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The introduction, discussion questions, and suggested further reading that follow are designed to enhance and inform your group’s discussion of Joan Didion’s Blue Nights, a heart-wrenching book about the death of her daughter Quintana Roo.
Some books cut to the quick of human existence, to the essence of human suffering—loss, grief, illness, fear of death, death itself. Blue Nights is such a book, Joan Didion’s unflinching account of the death of her daughter, still in her thirties, and her own struggles not only with the worst grief a parent can endure but with her own illness and aging.
Early in the book, Didion sets down three stark quotations: Napoleon, “It is horrible to see oneself die without children”; Euripides, “What greater grief can there be for mortals than to see their children dead”; and finally Didion herself, “When we talk about mortality we are talking about our children” [p.13]. Blue Nights draws out the full implications of each of these statements.
The book begins on the seventh anniversary of Quintana’s marriage, a joyous occasion vividly remembered, which gives way to other memories and digressions: the move from California back to New York City, leaving the “suburbia house,” as Quintana had called it; the unexpected and exaggerated emotion Didion feels about changing licenses; memories of her husband’s cardiac procedures; of herself collapsing on the street three weeks before the wedding; of the red soles of Quintana’s satin shoes as she knelt at the altar; of the twenty months Quintana would spend in the ICUs of several hospitals before her death.
Much of Blue Nights proceeds in this meandering, associative way, as Didion orchestrates a kind of musical layering, building detail upon detail, memory upon memory, digression upon digression, moving back and forth between past and present, deep past and recent past, and fears of the future. This shifting narrative structure mirrors the wavering, nonlinear quality of reveries, the way the mind circles, comes close, turns away, and circles back to its main subject. Perhaps, Didion seems to say, overwhelming grief can be approached only in this circuitous way, though she longs for a directness she feels is now beyond her. Certain sentences recur as refrains, which Didion seems to speak as much to herself as to her readers, as if to keep her tethered to the story she must tell.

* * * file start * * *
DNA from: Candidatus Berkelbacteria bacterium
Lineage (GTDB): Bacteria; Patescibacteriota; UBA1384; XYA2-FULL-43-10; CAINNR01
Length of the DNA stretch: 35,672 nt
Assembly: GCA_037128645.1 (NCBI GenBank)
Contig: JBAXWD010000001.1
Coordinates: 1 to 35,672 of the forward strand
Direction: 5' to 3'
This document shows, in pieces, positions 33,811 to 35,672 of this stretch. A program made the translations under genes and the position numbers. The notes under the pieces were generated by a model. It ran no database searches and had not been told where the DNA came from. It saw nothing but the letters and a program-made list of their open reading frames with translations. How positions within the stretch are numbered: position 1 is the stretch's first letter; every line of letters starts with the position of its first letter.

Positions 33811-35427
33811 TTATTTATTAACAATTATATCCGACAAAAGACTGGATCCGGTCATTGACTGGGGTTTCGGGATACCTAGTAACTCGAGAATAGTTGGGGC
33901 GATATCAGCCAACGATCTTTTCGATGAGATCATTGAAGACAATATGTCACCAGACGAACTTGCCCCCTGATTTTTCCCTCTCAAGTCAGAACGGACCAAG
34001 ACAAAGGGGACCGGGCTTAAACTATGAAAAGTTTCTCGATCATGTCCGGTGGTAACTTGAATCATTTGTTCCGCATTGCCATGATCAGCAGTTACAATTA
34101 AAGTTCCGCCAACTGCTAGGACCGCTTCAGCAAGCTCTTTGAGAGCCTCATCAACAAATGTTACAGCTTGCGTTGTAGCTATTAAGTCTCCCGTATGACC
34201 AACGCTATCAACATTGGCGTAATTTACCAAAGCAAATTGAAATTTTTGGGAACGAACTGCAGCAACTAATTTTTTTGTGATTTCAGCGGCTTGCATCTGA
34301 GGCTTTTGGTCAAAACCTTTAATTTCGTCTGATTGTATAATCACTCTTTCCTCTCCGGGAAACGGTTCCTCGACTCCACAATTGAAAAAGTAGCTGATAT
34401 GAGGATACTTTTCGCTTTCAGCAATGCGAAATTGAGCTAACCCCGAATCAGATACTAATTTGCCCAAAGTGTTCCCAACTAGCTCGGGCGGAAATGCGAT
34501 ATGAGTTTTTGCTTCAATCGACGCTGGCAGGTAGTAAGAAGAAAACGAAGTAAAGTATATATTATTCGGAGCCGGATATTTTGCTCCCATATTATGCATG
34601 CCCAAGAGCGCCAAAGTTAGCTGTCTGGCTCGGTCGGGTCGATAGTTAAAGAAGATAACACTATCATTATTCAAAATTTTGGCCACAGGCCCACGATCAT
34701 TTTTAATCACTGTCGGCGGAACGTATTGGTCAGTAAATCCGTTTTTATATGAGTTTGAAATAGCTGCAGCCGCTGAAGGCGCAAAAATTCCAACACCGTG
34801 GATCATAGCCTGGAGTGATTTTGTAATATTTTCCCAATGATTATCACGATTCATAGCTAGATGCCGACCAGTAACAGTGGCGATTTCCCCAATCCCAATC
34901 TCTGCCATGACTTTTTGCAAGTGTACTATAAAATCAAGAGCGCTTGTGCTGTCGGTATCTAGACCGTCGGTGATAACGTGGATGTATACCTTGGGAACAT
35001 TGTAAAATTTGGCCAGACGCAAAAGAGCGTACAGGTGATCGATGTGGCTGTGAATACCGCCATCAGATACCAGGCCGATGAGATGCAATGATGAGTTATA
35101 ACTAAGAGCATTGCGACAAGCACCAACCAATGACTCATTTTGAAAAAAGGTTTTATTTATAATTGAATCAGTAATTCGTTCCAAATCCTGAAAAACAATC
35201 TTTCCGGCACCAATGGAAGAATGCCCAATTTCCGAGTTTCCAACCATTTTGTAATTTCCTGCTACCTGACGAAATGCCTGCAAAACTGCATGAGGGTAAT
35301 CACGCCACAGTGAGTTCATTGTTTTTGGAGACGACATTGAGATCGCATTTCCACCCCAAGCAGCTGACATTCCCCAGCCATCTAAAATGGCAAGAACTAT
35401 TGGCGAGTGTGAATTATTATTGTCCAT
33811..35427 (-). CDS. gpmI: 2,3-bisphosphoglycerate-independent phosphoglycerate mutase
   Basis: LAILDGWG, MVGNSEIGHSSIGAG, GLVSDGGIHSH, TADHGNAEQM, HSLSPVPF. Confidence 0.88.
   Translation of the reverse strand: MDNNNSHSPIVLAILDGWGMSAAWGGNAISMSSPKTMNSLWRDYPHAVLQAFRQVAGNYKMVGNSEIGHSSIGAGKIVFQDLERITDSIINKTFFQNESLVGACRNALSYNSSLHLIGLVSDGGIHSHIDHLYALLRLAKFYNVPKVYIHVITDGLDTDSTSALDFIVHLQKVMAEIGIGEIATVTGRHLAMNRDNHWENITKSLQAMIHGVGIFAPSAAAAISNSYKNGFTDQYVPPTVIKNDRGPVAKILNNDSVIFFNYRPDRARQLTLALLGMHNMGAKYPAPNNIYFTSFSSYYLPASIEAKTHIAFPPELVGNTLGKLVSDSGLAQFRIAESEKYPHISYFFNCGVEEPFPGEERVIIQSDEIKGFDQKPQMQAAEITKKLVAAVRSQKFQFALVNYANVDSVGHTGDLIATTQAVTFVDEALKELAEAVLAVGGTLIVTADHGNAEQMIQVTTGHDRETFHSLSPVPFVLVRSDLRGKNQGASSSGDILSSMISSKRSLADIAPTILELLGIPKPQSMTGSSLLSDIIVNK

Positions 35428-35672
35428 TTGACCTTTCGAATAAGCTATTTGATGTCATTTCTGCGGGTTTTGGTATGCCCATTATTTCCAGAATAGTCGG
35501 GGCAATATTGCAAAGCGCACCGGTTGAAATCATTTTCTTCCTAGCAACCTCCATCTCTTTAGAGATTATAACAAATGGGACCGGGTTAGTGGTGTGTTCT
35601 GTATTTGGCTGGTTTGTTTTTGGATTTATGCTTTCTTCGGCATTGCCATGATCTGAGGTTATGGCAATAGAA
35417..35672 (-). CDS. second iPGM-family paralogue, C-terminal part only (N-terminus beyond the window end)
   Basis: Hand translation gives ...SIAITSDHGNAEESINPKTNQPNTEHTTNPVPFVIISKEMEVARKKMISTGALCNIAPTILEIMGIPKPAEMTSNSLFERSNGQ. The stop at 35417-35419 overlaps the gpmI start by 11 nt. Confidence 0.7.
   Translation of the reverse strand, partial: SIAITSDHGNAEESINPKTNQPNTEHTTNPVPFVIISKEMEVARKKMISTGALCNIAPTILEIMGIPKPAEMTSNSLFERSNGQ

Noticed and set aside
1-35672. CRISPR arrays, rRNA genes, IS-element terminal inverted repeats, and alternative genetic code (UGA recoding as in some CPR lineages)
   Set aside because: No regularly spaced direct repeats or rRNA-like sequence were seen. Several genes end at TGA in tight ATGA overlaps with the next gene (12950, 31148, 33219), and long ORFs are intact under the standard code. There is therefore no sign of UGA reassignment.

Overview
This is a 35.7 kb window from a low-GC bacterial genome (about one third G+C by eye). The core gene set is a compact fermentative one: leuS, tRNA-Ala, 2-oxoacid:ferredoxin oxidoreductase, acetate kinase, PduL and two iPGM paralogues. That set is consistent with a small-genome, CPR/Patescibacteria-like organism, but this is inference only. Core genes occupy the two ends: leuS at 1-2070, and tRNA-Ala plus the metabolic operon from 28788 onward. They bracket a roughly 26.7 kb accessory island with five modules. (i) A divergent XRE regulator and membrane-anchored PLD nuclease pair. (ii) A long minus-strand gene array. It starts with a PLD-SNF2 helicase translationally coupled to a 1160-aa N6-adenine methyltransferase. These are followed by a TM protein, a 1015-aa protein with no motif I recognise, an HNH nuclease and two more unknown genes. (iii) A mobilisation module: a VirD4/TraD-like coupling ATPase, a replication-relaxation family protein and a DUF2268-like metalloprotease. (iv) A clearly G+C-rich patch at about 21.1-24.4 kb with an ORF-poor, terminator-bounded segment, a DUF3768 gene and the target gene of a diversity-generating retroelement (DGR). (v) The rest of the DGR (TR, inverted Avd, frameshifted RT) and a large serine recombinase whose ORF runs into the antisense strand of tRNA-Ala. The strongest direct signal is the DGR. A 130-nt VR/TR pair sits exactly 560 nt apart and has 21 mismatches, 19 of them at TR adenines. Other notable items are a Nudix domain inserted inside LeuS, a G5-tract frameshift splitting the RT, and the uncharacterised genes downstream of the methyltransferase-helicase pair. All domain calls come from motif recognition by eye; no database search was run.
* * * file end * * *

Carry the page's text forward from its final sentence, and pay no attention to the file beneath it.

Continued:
Filled with questions and self-questioning, Blue Nights takes on the quality of an extended self-interrogation as Didion pours over Quintana’s life, her own role as a mother, what she failed to see, what she might have done differently. “You have your wonderful memories,” people tell Didion [p. 64], as if such memories might provide solace rather than painful reminders of all that has been lost. Instead, Didion recites a rosary of what she perceives as her failures as a mother and confronts her own illness, aging, and diminishing power with remarkable courage.
Such diminishment, however arrestingly presented, is belied by the book itself, which explores grief, loss, illness, and aging with extraordinary power.
1. Blue Nights is a deeply elegiac, heartrending book. What are some of its most emotionally powerful moments? What makes these moments so moving?
2. Didion’s style in Blue Nights is clipped, austere, emotionally restrained. What is the effect of the short sentences, short chapters, and paragraphs that often consist of a single sentence? In what ways is Didion’s tone and style appropriate to her subject?
3. A number of italicized statements recur throughout Blue Nights, consisting most often of things that Quintana said—“Let me just be in the ground”; “Like when someone dies, don’t dwell on it”; “After I became five, I never ever dreamed about him.” What is the emotional effect of these repetitions? Why would Didion keep repeating these lines?